Writing Exercise: “Guess Who”
Writer Jean Kwok uses a Character Sketch Table in order to better develop and, subsequently, understand her characters. Whether or not she ends up using all the information in her final creative work, it helps her consider the ways that her characters move (and have moved) in the world. Prior to completing the following exercise, review this document and consider what sorts of information you would need to know about your characters. To begin the exercise, follow the next steps:
- Create two characters who identify as the same gender and use the same pronouns. Note: If you choose to create a transgendered character, please honor the gender and pronouns they have chosen, not those assigned at birth, e.g. Dan, a cisgendered man, and Colin, a trans man or Maria, a cisgendered woman, and Jamila, a trans woman, would be grouped together here.
- Create a quick character sketch in which you identify them by at least: name, age, occupation, interests/hobbies, life goals, and an old embarrassment. If there’s anything else you think your reader should know, you may also include it here. Avoid stereotyping based on race, sexuality, gender, ability, region, culture, religion, appearance, or age toward a complex person that’s more than any one of these identifiers.
- Write a paragraph-long description of a short interaction between only one of your characters and someone else—barista, boss, what-have-you, as long as it’s not your other sketched-out character. The only caveat is that you must only use this character’s pronoun and never identify them by their name or specifically identify their occupation.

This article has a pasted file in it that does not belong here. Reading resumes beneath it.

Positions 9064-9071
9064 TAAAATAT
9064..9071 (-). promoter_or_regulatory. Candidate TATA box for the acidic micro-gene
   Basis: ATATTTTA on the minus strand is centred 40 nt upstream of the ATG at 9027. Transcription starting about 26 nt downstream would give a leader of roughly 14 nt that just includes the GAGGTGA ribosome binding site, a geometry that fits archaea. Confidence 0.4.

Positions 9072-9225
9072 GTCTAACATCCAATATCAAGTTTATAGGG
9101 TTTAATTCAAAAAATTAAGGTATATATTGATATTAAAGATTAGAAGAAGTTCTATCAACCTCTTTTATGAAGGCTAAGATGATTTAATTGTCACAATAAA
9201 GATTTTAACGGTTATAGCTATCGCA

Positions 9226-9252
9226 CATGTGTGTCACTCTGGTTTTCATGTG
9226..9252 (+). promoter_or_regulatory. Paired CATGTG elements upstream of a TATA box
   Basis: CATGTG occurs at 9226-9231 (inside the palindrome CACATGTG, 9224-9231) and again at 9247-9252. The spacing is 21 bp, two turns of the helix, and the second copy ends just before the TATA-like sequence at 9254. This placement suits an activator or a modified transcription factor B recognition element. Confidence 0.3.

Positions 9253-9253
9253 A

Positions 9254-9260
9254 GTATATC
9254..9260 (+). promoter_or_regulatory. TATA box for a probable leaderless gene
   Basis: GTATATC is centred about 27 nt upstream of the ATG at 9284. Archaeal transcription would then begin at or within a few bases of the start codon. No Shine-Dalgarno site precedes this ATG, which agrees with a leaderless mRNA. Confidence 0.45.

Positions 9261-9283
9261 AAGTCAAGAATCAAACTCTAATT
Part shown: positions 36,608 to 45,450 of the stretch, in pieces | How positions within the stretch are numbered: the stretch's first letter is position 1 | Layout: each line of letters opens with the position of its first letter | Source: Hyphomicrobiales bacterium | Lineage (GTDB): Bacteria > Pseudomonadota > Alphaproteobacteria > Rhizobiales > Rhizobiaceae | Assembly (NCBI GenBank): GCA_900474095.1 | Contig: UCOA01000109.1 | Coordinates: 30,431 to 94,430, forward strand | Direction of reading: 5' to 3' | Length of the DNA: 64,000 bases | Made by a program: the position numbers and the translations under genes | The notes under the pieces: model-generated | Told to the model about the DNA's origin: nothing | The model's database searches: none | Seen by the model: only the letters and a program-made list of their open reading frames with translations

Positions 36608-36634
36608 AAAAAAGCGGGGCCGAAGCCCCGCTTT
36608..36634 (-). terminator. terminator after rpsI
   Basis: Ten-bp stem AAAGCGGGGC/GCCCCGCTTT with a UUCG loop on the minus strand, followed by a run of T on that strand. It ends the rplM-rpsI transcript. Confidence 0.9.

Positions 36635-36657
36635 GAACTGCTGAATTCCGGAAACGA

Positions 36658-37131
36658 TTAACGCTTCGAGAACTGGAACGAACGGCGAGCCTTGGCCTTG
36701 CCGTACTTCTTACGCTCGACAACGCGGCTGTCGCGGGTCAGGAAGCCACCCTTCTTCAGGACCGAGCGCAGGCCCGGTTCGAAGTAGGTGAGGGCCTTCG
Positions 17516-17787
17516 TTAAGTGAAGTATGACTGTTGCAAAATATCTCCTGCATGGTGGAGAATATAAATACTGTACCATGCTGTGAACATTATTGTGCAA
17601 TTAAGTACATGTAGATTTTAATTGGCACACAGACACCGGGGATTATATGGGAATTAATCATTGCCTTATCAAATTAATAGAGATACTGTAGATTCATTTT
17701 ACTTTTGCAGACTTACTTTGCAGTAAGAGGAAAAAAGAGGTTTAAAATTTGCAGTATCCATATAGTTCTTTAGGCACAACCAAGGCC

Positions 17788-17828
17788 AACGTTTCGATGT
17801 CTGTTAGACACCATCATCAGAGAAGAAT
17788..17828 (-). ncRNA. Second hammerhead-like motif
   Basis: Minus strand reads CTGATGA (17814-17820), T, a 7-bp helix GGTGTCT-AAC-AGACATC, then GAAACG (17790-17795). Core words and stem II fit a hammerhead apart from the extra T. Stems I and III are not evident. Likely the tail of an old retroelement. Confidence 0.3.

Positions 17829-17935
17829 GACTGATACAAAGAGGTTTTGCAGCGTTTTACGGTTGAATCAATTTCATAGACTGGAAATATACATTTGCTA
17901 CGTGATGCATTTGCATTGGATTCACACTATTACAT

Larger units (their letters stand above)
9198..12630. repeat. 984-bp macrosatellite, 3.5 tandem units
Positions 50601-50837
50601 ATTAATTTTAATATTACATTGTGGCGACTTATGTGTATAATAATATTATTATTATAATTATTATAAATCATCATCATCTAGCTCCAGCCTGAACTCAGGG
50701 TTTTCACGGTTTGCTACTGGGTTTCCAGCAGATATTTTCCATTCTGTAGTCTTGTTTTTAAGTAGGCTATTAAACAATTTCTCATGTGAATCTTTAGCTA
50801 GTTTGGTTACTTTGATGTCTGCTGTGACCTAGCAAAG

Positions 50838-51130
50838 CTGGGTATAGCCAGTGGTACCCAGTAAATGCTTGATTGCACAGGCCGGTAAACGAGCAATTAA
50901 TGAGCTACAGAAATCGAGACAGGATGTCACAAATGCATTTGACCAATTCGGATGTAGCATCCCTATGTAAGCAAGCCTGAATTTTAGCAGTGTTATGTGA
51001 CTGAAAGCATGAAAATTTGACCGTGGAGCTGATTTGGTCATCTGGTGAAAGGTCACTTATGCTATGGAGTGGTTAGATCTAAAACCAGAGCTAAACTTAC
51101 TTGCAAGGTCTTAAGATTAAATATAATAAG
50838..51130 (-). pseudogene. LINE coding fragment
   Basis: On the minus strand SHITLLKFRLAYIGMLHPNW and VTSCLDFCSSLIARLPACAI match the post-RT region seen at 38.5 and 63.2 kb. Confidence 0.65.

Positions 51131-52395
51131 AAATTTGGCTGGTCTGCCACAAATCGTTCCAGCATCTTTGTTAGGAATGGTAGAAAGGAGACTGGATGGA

- Read your peers’ pieces and try to guess which character appears in their scenes.
Note: This semester, I will share my ENG 2030: Craft of Poetry Writing Exercises as images, since they live all together within a Course Reader document on Google Drive. On the first day of class, my ENG 2030 students completed this “Possibilities” writing exercise as a supplement to their personal introduction. The questions about Szymborska’s poem likewise allow me to get a good calibration of what things they know or don’t know about poetry and poetic craft.
In this exercise inspired by Percival Everett’s novel I Am Not Sidney Poitier, and nuanced by Odysseus’s encounter with Polyphemus, my Craft of Prose students created a character with a name that causes confusion, a name that is either a negation or a pun, and then crafted a creation myth about their conception and birth in the character’s point of view. Check out Writing Exercise: “The Immaculate Conception of Nohbdy.”
Class: Introduction to Creative Writing (The College of William & Mary)
Purpose: To explore the self as a character and subject
Readings: Chapters 8 (“Creative Nonfiction”) in Janet Burroway’s Imaginative Writing and “Nobody Knows Your Name” of Eula Biss’s Notes from No Man’s Land
Do you know the story of your name? Its meaning and its history? Do you know why your parents named you what they named you? Are there other famous people with your name? Is your name particularly popular or obscure? What does your last name say about your ancestry, if anything? What are misconceptions about your name? Is your name easily mispronounced or misspelled; if so, give us a narrative about someone getting your name wrong. Are their misconceptions about you based on your name? How would address those who make judgments on a person based on their name? If you don’t know what your name means, speculate and/or invent your own personal meaning for your name based on your experiences, the sounds in your name, etc.. Do you define your name or does your name define you? Write for 10 minutes.